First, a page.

Reaping potential grain profits with blockchain

An Ontario project will explore the potential of the secure system to increase grain trading efficiency and transparency

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Blockchain will revolutionize not only the way grain is traded, but also the way most transactions are conducted, according to Peter Vincent, chief technology officer and co-founder of Grain Discovery.

The company plans to launch an online grain trading platform using a blockchain system called Hyperledger for corn, wheat and soybeans in June 2019. The system is being piloted in Prince Edward County.

Why it matters: Blockchain will mean better access to markets and prices coupled with trusted, secure contracts, making grain sales more efficient and potentially more profitable.

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“Co-operation between people and organizations who don’t know or trust each other is at the heart of blockchain,” Vincent said during a presentation at the Ag 4.0.2 conference in Meaford on Nov. 1.

He pointed out that Bitcoin, the first application of blockchain, was born out of the financial crisis of 2008. The idea was to create a stand-alone currency and cut banks out of the money equation so that they would never again need to be bailed out by citizens.

Vincent pointed out that, while there’s been a lot of controversy around the valuation of Bitcoin, the technology platform it sits on has never been hacked.

Origins of blockchain

Basically, blockchain is an encrypted ledger that digitally records transactions. Words or pictures of the transaction are encoded so that there’s no way they can be changed.

“Now, everyone can see the transaction, who made it and that it’s true,” he said. “There’s no way to commit fraud in this system.”

Trust is at the core of blockchain. Vincent said that while, currently, lawyers, banks and governments are intermediaries in making sure that contracts are trustworthy and disputes are settled, blockchain will eliminate the intermediaries and deals will be made directly from, say, a seller to a buyer.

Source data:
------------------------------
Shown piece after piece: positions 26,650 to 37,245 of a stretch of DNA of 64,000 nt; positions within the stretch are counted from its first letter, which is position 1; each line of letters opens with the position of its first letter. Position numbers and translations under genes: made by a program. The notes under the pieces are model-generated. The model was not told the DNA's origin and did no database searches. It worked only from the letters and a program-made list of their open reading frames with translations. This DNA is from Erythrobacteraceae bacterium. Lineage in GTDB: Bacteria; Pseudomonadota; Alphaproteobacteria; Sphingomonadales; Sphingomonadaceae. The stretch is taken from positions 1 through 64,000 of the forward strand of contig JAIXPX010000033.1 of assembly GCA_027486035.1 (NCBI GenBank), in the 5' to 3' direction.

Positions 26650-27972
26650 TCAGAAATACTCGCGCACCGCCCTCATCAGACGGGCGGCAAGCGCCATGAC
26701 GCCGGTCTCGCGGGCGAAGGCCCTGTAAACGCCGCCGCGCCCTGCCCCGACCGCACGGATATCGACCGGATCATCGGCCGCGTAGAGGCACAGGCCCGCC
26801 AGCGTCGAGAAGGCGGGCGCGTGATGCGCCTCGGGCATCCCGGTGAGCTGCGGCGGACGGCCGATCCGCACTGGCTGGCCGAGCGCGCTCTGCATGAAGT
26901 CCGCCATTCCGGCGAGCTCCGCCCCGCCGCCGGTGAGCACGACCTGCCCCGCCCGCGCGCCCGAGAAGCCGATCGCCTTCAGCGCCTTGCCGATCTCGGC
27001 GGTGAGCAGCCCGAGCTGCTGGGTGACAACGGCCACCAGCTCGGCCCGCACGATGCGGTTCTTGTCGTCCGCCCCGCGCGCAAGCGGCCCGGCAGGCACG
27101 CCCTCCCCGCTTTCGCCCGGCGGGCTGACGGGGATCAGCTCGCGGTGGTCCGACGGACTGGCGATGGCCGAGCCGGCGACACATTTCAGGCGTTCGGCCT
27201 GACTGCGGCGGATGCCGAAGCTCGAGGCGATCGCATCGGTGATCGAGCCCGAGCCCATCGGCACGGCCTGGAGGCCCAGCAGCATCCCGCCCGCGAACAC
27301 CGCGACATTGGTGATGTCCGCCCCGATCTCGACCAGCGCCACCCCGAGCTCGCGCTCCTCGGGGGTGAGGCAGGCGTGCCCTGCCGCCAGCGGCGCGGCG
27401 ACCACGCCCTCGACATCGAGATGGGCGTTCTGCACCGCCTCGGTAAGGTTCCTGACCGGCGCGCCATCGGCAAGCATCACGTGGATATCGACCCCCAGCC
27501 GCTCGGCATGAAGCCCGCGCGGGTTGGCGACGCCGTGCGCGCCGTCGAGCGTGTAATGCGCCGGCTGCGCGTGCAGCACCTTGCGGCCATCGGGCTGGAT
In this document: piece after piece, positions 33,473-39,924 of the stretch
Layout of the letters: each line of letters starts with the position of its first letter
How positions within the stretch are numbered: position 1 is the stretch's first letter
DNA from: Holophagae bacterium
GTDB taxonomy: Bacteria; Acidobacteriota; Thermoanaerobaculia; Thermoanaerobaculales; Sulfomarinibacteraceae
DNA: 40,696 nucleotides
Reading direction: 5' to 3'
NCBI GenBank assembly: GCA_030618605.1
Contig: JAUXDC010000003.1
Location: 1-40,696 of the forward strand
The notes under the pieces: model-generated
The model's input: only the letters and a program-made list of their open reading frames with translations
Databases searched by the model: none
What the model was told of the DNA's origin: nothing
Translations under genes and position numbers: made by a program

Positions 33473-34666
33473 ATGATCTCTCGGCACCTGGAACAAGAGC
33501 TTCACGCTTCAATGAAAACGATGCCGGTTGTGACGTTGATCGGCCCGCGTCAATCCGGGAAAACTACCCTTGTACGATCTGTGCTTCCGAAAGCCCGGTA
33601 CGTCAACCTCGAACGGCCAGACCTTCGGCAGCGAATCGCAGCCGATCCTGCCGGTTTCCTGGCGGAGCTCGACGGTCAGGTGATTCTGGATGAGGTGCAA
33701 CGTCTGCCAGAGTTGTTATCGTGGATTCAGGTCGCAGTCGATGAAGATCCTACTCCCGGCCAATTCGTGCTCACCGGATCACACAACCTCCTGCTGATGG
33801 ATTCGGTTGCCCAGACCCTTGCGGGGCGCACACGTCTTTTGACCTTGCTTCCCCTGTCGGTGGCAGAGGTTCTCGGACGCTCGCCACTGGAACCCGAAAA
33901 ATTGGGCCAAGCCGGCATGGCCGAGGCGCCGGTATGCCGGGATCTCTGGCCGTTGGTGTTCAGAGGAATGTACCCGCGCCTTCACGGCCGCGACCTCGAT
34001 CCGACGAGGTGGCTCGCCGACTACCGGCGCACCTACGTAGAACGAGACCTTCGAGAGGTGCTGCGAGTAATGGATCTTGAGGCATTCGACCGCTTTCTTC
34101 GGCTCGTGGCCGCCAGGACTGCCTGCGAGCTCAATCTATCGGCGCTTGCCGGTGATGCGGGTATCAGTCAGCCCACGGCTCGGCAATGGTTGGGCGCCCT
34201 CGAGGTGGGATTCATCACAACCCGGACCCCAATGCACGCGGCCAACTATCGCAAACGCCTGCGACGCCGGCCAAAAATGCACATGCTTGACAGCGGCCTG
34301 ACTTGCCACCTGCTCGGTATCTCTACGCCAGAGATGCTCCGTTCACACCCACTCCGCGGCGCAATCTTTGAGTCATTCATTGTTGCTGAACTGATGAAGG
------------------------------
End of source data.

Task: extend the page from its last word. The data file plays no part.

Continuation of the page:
“Grain trading is a great candidate for blockchain,” he said, adding that, while technology has made strides everywhere in agricultural equipment and production, buying and selling grain is “still basically done the same way our grandfathers did.”

Glitches in the grain trade

Problems with the current system include the fact that farmers don’t have any bargaining power and are price-takers, not price-makers. They also are not paid a premium for quality, aside from grading, which Vincent calls a “blunt instrument.”

He pointed out that many environmentally responsible production practices such as reducing soil compaction or growing cover crops aren’t compensated because all the grain is mixed at the elevator.

A lack of transparency in grain pricing is another issue. With the company’s new platform, prices offered by companies from around the corner and across the country will be visible for all.

New service

Grain Discovery will be an online exchange at which buyers and sellers can make trades day or night. Producers will put offers up on the exchange at the price they want, and, when buyers decide they want the grain, a ‘smart contract’ is signed using the blockchain technology.

One of the most interesting features is that blockchain allows for full product traceability. If, for example, future consumers want to buy bread from grain that’s only grown in Grey County, that could be possible.

Vincent was quick to point out that producers control what data is put into the blockchain and who sees that data. Information can be shared with whomever the producer wants — for example an agronomist or insurance provider.

He said that the introduction of the Grain Discovery service is timely — with mobile and cloud technology, grain can be marketed anywhere and anytime; more on-farm grain storage means that more producers can choose when they will sell; and, like the old days of telephone networks, the blockchain system becomes much more robust and useful as more people participate in it.

For producers, it’s also a far more efficient way of selling grain into the market.

“You don’t have to call around to find out what the prices are — you can find them out any time and all the time,” Vincent said, adding that producers will be able to see all the bids and where prices are going.

Looking to the future, Vincent said that Ontario may even go the way of Australia, where producers can sell directly into export markets from the farm using blockchain technology.

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